During my trip to the Pasadena Bead and Design Show I was enthralled by the silver and vermeil components available at the Pacific Silverworks booth. I thought they were of extraordinary quality with some exceptionally unique designs and concepts. I met one of the owners, Steve Jelen, who I noticed was especially gracious and patient as he spoke with several people who stopped by to purchase one or two items. I think it must be a chore at times to maintain one's sanity, standing in a booth day after day, so Steve's good cheer and happy outlook impressed me almost as much as his beautiful wares.
It turns out that before Steve and his wife, Juana, started Pacific Silverworks, they had a jewelry company called Savannah, but even though their jewelry was displayed in galleries throughout the country, they eventually made the business decision to concentrate on designing and manufacturing components.
Here's what Steve had to say:
After a few years of making small components by hand at our workshop we decided to begin making clasps. At the time hardly anyone was making a decent clasp for jewelry designers and almost from the start we attracted a lot of business. As we began to grow, many others jumped on the bandwagon and began making clasps but we always felt that our superior quality made ours different.
Where are your findings/components made? What processes do you use?
All our work is done in Cusco, Peru. This is Juana's hometown although we have lived in the U.S. for more than 20 years now. We are very proud of the workshop there as we have employed most of our silversmiths for many years. This has allowed them to grow with us as we are always giving them more and more complex designs. Over the last 10-12 years they have risen to every challenge and in so doing have reached levels of skill that they could not have imagined all those years ago. As for the processes, we do a mixture of fabrication and casting depending on the project, usually some of each. The guys often make their own tools if they can't find what they need. They're incredibly resourceful. We go down there a couple of times a year to work on new designs and our next trip will be in April.
Our workshop is situated on the family property in Cusco and managed by Juana's older brother Nestor. Several other family members work there too and we employ around 10 smiths. Our biggest preoccupation at this time is the rapidly rising price of silver which is having a negative impact on everyone in our business but thankfully we are still doing well. It's more a question of the uncertainty caused by a 25% rise since the turn of the year and around 400% in the last three years or so. Regardless, we have to plan for the future and our latest designs have been hugely successful particularly the Pendant/Toggle combinations that we brought out recently. More great stuff is in the pipeline so keep an eye out later this year. We've recently returned from Tucson where we found lots of interesting stones for our work, hence our upcoming trip to Peru.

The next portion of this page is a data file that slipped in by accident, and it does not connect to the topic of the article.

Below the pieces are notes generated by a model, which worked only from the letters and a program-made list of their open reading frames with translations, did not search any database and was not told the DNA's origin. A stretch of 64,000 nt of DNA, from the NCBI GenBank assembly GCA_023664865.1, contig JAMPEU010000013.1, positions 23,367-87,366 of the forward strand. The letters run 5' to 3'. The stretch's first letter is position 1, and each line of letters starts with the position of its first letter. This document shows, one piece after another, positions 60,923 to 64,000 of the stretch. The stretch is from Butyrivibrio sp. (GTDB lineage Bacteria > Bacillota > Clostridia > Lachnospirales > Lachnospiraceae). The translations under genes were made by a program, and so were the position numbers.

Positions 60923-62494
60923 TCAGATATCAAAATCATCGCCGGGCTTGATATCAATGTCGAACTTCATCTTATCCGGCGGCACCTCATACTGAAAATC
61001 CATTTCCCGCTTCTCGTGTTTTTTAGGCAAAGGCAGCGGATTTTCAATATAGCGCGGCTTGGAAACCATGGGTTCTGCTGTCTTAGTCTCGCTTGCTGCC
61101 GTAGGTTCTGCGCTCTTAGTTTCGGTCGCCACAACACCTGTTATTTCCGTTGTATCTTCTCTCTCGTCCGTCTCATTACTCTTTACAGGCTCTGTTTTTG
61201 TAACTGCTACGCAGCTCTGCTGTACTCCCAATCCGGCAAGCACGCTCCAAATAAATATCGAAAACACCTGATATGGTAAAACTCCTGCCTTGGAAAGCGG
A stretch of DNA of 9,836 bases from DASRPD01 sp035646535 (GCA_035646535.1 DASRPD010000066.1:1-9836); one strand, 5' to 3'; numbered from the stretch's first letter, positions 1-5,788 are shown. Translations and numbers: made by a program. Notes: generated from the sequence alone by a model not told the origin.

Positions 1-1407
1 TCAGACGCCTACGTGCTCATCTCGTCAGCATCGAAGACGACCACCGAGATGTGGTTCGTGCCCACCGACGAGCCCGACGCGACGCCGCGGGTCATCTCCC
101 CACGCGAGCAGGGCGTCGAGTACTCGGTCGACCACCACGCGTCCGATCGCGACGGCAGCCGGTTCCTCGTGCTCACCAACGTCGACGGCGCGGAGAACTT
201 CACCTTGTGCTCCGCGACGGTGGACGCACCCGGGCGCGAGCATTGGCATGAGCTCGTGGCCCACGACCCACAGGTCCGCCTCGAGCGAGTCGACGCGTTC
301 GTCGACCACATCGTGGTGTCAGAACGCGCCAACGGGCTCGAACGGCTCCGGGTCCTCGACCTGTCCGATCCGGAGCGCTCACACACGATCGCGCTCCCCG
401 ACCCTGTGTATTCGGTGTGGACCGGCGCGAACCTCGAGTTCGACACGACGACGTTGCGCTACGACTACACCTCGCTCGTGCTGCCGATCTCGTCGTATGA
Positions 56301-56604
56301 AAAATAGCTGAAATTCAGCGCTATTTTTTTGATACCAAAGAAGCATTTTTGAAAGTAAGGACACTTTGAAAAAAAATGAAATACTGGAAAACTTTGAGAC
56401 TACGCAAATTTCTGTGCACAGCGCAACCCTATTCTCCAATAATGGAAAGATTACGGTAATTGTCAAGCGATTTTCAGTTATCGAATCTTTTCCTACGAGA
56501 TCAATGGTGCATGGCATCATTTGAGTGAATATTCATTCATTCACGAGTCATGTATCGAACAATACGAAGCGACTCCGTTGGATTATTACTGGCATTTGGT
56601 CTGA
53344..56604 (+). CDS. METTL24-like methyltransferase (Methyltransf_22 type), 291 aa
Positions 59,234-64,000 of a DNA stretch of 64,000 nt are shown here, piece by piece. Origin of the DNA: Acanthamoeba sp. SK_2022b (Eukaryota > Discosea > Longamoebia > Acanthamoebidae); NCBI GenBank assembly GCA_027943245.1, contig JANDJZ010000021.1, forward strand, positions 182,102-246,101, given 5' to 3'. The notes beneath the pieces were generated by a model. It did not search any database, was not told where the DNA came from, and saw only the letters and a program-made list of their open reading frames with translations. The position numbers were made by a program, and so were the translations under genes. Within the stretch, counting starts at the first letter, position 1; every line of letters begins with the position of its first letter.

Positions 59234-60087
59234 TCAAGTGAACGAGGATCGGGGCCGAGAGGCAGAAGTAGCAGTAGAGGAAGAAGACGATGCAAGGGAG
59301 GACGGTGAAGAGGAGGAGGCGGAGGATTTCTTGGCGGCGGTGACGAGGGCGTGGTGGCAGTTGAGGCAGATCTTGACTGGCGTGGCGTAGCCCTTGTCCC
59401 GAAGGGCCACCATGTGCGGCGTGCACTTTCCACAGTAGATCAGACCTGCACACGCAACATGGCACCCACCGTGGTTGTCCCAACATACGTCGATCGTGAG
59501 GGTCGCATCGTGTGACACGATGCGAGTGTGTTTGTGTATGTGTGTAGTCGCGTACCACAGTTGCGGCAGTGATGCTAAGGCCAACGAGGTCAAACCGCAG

Where do you get your inspiration?
Inspiration can come from anywhere but we tend to travel a lot for both work and pleasure. Juana loves jewelry and is always thinking about it and reviewing what's out there on the market. When she designs she is always thinking about what she would like for herself if she were designing a piece. Pearls are big right now, also vermeil and in general designers seem to be looking for something more sophisticated than in the past. Our style is clean and contemporary designed with the end use in mind, not simply making a piece in isolation from how it will be used.
How did you and Juana meet and start making jewelry?
Juana and I have been together for more than 25 years now, she's Peruvian as I said and I'm from London. We met while I was traveling in South America and we spent several years in Asia and Europe before coming to the U.S. We lived in Switzerland, Spain and London before coming to California and got started in the bead biz by a friend we met in Seville, Spain who showed us how to string beads and make simple pieces. Juana was a natural at it although she'd been a travel agent most of her adult life before we met. Soon we were selling at the local flea market and eventually landed in California. Once here, we began with craft shows around Los Angeles and quickly moved on to wholesaling. In 1990, we also opened a bead store called the Peruvian Bead Co. We've moved a couple of times since to larger locations and now have a beautiful space in the historic Ventura downtown. You can see our storefront here...http://www.peruvianbeadcompany.com/index.htm
What advice do you have for jewelry designers?
Advice? Try to find your own path and be true to yourself. Always be on the lookout for new techniques and ideas but use them in your own style.
Steve and Juana have an ambitious show schedule which you can see on their website...if you stop by, tell them you read about them in For The Love Of Jewels...!
It is my pleasure to share Steve and Juana Jelen of Pacific Silverworks and the Peruvian Bead Co. with you!